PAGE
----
Turkey’s consistent hard-power approach to a range of regional issues and interests in the past decade, while displaying assertiveness in the global arena, carries long-term risks for the country, U.S.-Turkish relations expert Nick Danforth said.
“[Turkish politicians and pro-government analysts] have emphasized Turkey’s desire for greater independence in the world and less reliance on its erstwhile Western allies,’’ Danforth, a senior fellow for the German Marshall Fund, said on Wednesday in an article for non-partisan U.S. think tank, Center for Global Policy.
Tensions have been soaring in U.S.-Turkish relations as Ankara has refused to stand down on matters of conflicting interest between the once close allies. Turkey’s purchase of Russia’s S-400 air defence systems, and perceived defiance in the face of Washington’s objections, triggered the Washington to remove Turkey from its F-35 stealth fighter programme and U.S. Congress is currently preparing sanctions should the systems activate in April.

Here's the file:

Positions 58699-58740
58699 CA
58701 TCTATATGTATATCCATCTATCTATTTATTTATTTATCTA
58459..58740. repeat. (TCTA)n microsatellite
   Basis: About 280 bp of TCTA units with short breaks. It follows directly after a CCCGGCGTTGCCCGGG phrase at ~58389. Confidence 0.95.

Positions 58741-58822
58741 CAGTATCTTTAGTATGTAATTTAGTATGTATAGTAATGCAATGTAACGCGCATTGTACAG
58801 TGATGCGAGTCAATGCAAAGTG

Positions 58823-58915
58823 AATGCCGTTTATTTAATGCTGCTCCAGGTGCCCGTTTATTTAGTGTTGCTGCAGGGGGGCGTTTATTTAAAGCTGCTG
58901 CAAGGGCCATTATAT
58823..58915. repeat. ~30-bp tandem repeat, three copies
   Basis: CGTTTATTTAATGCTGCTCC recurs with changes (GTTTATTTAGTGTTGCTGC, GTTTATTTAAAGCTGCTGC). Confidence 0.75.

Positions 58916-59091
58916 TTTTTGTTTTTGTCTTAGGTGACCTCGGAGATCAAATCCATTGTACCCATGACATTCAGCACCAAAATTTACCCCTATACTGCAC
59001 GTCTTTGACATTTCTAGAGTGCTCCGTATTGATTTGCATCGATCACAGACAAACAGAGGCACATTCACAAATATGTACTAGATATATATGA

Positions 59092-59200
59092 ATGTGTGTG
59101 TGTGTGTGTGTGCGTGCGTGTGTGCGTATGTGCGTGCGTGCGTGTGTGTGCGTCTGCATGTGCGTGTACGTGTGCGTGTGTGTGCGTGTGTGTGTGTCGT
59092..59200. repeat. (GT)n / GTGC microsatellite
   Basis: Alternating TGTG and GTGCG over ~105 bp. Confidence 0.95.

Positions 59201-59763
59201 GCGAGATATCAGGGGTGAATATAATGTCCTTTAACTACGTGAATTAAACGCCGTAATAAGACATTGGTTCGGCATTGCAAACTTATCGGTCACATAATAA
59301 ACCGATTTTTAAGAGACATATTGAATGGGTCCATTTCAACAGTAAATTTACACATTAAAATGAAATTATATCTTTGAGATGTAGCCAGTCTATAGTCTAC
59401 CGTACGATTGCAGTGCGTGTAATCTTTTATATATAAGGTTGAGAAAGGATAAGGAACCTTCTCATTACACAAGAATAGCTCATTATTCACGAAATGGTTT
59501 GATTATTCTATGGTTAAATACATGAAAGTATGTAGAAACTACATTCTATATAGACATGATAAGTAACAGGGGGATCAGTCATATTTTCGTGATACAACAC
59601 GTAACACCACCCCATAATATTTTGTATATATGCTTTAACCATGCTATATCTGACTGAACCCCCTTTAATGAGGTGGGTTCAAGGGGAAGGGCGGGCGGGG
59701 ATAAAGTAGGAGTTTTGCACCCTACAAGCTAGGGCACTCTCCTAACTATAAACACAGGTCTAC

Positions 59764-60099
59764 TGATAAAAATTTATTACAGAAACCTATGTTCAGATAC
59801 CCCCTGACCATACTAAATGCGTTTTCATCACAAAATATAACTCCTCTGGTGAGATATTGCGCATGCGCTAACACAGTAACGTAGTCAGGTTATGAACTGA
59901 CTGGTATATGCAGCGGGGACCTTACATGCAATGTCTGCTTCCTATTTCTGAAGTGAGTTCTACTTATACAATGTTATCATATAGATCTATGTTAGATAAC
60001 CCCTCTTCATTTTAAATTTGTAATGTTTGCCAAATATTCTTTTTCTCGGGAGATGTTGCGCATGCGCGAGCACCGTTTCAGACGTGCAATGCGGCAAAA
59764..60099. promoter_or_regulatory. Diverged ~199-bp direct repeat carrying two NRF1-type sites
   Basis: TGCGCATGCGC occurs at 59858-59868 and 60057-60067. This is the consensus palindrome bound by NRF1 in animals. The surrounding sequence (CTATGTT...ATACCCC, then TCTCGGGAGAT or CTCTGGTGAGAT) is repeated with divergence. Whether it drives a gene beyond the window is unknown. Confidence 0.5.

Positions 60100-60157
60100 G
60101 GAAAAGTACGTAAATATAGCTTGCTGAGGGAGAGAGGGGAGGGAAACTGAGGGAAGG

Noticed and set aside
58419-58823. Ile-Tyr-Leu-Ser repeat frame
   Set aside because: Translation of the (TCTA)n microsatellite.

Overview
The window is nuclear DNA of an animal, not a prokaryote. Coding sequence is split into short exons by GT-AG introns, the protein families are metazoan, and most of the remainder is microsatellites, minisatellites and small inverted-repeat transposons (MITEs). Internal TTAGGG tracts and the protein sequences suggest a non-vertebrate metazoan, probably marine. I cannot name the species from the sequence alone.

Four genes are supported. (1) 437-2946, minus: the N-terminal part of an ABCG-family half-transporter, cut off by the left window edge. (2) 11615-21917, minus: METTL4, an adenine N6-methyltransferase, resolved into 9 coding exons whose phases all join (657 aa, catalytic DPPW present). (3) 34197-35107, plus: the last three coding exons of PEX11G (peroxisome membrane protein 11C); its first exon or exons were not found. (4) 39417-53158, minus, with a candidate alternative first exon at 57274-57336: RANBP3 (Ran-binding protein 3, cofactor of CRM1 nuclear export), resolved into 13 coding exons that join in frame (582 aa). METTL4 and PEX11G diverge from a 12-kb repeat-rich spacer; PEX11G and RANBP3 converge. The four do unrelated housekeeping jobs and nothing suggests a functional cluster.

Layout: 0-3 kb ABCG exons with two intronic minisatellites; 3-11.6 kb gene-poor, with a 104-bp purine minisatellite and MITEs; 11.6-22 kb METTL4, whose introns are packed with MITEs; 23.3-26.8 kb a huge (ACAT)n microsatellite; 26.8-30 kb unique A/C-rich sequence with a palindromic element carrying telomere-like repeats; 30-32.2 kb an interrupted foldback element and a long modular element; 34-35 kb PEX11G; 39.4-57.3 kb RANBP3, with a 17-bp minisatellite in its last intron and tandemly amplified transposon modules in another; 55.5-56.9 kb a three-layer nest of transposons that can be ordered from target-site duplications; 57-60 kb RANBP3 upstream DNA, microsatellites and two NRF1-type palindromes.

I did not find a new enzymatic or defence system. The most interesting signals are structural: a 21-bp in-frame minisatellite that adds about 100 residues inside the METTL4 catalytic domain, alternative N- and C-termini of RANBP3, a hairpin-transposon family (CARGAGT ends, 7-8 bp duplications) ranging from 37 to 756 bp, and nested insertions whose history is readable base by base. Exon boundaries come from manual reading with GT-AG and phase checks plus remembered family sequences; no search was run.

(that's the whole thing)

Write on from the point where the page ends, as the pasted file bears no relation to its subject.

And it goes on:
Meanwhile, Turkey’s forceful doctrine was also seen in neighbouring Syria, where it attacked U.S.-backed Kurdish militias with Donald Trump’s consent in October, although the Pentagon suspended an intelligence-sharing project with Ankara in retaliation.
“By enduring [U.S. responses to Turkish actions] and other consequences, the thinking goes, Turkey will eventually prove to Washington that it is not susceptible to U.S. pressure, thereby securing long term benefits in the form of a more egalitarian relationship,” Danforth wrote.
In exchange for curbing its confrontational foreign policies, Danforth said, the United States should take advantage of current multi-faceted tensions between Russia and Turkey to provide increased support to Ankara in handling its crises.
Turkey and Russia agreed in 2018 to establish a demilitarised zone in Idlib to prevent an offensive by the Moscow-backed Syrian government. But the Syrian government forces last month intensified their assault on the province and Turkey has reinforced its presence in the region over the last few weeks.
“The situation in Idlib should serve as a reminder that if Ankara, as it insists, wants to pursue a truly independent foreign policy, it can do so more effectively if it does not gratuitously alienate Washington,” he said.